Victim’s Rights Policy
All the components of the criminal justice have the same goal in mind: preventing and fighting crime. Preventing and fighting crime also includes providing services for the victims of the crimes. Although the main focus on the criminal justice system is to arrest, prosecute and rehabilitate the criminal, many forget to focus on the victim. The National Organization for Victims Assistance was found in 1975 and is the oldest national group providing assistance to victims of crime and crisis. The Law enforcement community needs to ensure the safety of the victim before, during, and after a conviction. Many times the victims of crimes are forgotten or left out of the notification process when the criminal has been apprehended, prosecutes, sentenced, or released from the system. By examining the history and effectiveness of victim rights legislation and programs, the goals of victim’s rights will become clearer.
History of Victims Rights
The concept of victims’ rights is relatively new idea. Linda R S v. Richard D (1972) was the case that opened the door for victims’ rights. The Supreme Court ruled in Linda V. Richard that “a private citizen lacks a judicially cognizable interest in the prosecution or nonprosecution of another” (Lewis, 2010, para 5). From that case, the idea of victims’ rights would explode and the next 10 years would be one of immense expansion for victims.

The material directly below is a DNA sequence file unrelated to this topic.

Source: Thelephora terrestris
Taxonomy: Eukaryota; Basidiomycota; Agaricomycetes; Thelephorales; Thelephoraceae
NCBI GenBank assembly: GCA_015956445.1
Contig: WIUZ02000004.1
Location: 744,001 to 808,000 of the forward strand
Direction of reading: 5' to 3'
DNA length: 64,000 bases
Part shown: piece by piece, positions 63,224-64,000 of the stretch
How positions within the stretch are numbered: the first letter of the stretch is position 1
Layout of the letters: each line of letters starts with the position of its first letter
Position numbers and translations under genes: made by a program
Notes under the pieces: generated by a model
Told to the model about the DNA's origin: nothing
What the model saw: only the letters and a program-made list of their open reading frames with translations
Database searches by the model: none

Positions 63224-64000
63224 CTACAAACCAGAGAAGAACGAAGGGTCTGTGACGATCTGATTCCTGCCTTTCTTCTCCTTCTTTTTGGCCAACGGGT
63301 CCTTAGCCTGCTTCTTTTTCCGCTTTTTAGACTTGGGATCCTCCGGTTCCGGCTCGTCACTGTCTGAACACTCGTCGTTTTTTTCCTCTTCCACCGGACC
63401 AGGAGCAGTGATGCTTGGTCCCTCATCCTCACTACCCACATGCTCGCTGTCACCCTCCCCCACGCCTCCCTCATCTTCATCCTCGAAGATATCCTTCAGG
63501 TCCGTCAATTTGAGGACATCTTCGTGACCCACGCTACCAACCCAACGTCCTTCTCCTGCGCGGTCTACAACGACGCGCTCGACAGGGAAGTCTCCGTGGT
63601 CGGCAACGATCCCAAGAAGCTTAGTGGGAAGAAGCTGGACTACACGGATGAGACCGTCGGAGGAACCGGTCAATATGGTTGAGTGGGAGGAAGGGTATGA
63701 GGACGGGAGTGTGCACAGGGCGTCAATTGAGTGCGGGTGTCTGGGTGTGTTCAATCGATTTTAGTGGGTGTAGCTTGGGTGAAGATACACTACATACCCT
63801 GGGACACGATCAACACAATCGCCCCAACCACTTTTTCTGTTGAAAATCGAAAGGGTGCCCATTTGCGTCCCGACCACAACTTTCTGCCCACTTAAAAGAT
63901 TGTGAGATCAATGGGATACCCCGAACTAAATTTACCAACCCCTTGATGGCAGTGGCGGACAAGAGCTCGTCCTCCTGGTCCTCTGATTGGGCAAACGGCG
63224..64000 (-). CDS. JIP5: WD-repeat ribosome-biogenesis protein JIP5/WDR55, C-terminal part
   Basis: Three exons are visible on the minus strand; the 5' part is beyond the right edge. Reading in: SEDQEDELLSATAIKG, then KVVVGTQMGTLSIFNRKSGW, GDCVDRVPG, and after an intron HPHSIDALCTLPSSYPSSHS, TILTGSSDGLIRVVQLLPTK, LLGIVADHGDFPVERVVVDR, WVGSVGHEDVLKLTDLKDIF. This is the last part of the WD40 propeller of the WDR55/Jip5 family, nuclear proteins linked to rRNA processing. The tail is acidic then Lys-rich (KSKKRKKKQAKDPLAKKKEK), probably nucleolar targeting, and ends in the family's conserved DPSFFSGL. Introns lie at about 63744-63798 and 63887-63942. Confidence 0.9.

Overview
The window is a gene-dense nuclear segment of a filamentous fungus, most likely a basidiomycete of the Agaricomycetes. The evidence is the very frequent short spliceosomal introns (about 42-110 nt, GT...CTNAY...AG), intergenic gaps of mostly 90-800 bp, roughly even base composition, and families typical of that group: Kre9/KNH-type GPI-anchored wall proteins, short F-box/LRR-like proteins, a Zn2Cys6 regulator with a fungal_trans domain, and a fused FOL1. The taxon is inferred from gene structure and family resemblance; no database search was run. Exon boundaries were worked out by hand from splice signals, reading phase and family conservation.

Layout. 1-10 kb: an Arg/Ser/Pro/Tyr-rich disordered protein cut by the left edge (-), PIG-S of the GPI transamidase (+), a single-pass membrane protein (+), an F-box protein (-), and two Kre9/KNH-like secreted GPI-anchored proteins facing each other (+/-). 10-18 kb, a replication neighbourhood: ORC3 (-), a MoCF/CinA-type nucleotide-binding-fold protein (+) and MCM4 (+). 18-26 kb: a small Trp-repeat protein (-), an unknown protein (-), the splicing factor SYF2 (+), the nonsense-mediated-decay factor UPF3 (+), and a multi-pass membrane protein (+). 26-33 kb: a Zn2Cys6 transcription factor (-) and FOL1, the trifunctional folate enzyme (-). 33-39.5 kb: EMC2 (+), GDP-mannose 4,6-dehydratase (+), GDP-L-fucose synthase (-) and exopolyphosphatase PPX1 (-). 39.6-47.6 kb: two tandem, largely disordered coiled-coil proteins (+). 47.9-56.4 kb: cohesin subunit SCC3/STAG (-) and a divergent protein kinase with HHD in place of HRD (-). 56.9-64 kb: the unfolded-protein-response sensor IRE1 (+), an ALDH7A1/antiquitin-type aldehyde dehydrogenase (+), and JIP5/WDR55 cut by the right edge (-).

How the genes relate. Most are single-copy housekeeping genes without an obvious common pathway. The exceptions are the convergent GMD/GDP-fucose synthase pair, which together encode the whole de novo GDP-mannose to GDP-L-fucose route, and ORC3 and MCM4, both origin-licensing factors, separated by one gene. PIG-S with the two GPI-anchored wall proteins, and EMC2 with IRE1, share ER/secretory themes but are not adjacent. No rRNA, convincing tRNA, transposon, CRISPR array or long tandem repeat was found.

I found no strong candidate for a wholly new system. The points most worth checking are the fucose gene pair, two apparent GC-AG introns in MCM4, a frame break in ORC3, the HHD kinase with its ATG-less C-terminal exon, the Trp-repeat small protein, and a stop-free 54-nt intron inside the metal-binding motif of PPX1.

Before the national government would recognize victims need for legal rights, small organizations would start to make minor changes in their respective areas. In 1972, Summit County in Ohio created the Victim Assistance Program. Seeing that the county offered 35 free services for the offenders and nothing for victims infuriated local officials and was the basis behind the organization (Victim, 2010). Eventually the national government realized the need for victim rights legation and in 1982; The President gave a report starting the President’s task force on victims of crime issues. A flurry of victim rights legislations began flooding a persistent Congress. In 1982 Congress would pass the Victim and Witness Protection Act, followed by the Victims of Crime Act (VOCA) in 1984. VOCA was impressive because it created a fund to help states establish victim rights programs in their areas. The most recent legislation that would pass through Congress in 2004 was the Crime Victims Rights Act.
From small states to national legislation, the concept of victims’ rights has become a growing concern. The organization VALOR (Victim Assistance Legal Organization) was hard at work for 16 years before gaining national recognition. In 1995, The United States Department of Justice Office for Victims of Crime awarded VALOR a grant to create the National Victim Assistance Academy. This academy would train individuals to deal with the emotional and legal needs of victims (VALOR, 2005). Programs such as those in Summit County, was the base for the legislation changes...